Contemplating briefly sections of newspaper and magazines dedicated to Christmast present suggestion makes think. Advertisers are of course expected to flock to support such features, but there are so many of them that their value must cancel each other out. Why I wonder would readers be drawn to such arbitrary recommendations? What can a journalist assigned to such a task know of the real needs and desires of the wives, husbands sweethearts, children and parents of readers? The articles are of course no more than random, recycled catalogues or the fruit of cursory window shopping. Presents meanwhile should not be neglected. Signs and tributes of love and admiration, their inspiration should spring from a knowledge and understanding of the recipient by the giver. Any less and they become the worthless parings of commerce and ritual. Forget them.
After a month more or less confined to the house shopping in the supermarket this morning might be thought mundane by some but for me it is a reminder of freedom and independence. To choose a chicken. To pick the pineapple that appeals. Even if all the products are bred and packed to look the same. How fortunate we are!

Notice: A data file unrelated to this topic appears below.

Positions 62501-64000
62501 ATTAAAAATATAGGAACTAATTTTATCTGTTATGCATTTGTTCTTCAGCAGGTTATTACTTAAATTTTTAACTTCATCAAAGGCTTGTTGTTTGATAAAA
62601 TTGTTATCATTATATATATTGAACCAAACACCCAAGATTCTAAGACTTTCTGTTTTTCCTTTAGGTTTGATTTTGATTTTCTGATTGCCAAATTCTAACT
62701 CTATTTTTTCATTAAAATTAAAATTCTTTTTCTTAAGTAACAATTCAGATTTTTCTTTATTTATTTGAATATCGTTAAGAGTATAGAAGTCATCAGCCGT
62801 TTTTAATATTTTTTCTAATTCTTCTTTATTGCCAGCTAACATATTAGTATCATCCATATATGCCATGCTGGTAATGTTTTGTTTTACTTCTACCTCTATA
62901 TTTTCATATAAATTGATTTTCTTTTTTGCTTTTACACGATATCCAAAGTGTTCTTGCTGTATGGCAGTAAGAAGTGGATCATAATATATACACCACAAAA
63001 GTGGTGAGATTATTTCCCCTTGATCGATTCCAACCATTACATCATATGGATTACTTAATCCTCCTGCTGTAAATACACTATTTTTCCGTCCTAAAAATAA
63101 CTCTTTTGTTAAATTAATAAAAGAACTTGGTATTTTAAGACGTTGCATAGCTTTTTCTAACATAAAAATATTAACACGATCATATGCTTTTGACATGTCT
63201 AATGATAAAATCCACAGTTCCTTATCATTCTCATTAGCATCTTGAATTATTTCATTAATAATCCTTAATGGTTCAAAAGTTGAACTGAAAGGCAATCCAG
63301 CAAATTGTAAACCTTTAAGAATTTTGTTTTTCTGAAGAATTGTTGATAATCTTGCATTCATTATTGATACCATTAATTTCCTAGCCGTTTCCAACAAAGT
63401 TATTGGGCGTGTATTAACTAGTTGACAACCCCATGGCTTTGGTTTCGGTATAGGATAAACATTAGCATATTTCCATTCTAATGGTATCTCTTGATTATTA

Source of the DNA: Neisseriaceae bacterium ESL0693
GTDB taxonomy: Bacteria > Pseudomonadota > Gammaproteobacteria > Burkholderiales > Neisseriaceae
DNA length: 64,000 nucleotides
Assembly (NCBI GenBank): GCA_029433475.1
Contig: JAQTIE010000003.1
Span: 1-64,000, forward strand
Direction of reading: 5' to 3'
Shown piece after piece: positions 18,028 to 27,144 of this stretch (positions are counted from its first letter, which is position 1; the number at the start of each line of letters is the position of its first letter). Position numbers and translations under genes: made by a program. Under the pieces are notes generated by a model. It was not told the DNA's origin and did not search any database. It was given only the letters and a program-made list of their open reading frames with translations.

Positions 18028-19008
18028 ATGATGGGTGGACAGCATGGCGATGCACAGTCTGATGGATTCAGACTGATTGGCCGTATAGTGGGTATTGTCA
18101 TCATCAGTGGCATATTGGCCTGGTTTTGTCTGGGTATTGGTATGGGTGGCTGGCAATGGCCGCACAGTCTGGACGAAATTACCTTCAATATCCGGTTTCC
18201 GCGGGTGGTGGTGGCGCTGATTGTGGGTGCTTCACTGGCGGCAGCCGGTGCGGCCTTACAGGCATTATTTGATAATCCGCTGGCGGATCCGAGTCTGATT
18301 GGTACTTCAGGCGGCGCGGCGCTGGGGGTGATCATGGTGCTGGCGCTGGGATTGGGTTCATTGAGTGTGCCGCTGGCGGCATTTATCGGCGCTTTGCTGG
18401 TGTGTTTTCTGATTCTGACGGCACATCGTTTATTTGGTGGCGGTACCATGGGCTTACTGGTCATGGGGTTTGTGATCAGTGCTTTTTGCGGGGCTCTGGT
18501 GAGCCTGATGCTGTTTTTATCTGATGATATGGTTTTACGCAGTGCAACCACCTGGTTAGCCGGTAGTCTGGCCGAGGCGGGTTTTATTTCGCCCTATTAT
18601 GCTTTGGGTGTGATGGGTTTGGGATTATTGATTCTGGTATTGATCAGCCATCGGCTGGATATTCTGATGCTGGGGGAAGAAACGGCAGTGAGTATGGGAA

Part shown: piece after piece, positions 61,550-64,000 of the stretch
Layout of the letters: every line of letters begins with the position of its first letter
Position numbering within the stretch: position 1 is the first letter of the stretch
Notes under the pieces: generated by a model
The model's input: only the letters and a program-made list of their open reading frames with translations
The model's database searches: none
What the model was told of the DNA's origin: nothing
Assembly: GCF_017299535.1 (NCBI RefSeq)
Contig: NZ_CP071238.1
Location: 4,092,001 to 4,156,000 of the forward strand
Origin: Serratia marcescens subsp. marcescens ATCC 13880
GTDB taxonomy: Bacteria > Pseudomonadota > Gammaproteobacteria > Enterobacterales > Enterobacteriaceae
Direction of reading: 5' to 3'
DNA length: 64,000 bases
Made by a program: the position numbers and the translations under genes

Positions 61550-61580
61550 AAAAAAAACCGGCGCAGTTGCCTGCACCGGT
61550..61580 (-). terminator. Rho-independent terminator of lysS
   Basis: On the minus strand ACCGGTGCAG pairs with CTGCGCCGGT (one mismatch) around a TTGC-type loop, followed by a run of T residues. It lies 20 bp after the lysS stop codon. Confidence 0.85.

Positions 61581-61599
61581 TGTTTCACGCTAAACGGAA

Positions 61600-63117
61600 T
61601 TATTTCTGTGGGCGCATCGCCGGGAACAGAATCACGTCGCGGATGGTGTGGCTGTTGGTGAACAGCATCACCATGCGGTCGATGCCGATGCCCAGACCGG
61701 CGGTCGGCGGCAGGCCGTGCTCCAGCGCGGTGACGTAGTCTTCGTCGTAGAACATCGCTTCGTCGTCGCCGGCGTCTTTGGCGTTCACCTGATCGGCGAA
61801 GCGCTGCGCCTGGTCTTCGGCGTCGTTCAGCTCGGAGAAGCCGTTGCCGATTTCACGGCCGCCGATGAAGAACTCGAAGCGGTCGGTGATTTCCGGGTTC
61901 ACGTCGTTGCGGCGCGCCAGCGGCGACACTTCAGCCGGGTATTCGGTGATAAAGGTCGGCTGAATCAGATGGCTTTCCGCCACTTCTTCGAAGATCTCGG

You mustn't draw back the curtain on the journos, leaving them naked in front of the readers. All of us at one time or another have claimed rather more wisdom than we were entitled to. Just imagine, people once paid us to do what we are presently doing for free. A mad world my masters.
Perfect tortoiseshell puss. I like that blue squiggle on the right of the picture too; if that had been part of a painting it would have look like an abstract, decorative flourish.
That creative side of present giving, (and sometimes making), 'spring[ing] from a knowledge and understanding of the recipient but the giver' is absorbing and satisfying, and sometimes frustrating, and largely about shots in the dark, since one rareliy knows quite if one has succeeded. But there are all kinds of ways of exercising it, and as you say, we shouldn't reject or neglect it, even in the face of the cynical commercial frenzy. I don't often get to read the journalists' suggestions you refer to, but I suppose there might be odd moments of serendipitous discovery involved.
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